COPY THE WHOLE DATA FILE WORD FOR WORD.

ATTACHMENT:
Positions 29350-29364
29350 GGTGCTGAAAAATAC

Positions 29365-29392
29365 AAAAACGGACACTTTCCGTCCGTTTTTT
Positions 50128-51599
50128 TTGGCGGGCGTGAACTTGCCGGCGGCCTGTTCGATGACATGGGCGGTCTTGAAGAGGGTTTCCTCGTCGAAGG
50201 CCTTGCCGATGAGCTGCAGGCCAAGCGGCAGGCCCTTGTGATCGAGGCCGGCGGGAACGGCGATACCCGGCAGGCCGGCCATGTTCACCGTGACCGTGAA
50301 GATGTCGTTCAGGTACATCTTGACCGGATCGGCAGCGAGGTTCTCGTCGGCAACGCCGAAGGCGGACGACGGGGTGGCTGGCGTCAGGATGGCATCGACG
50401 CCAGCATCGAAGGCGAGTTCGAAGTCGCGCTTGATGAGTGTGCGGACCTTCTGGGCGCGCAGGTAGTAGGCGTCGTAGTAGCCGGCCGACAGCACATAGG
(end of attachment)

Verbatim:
Positions 29350-29364
29350 GGTGCTGAAAAATAC

Positions 29365-29392
29365 AAAAACGGACACTTTCCGTCCGTTTTTT
Positions 50128-51599
50128 TTGGCGGGCGTGAACTTGCCGGCGGCCTGTTCGATGACATGGGCGGTCTTGAAGAGGGTTTCCTCGTCGAAGG
50201 CCTTGCCGATGAGCTGCAGGCCAAGCGGCAGGCCCTTGTGATCGAGGCCGGCGGGAACGGCGATACCCGGCAGGCCGGCCATGTTCACCGTGACCGTGAA
50301 GATGTCGTTCAGGTACATCTTGACCGGATCGGCAGCGAGGTTCTCGTCGGCAACGCCGAAGGCGGACGACGGGGTGGCTGGCGTCAGGATGGCATCGACG
50401 CCAGCATCGAAGGCGAGTTCGAAGTCGCGCTTGATGAGTGTGCGGACCTTCTGGGCGCGCAGGTAGTAGGCGTCGTAGTAGCCGGCCGACAGCACATAGG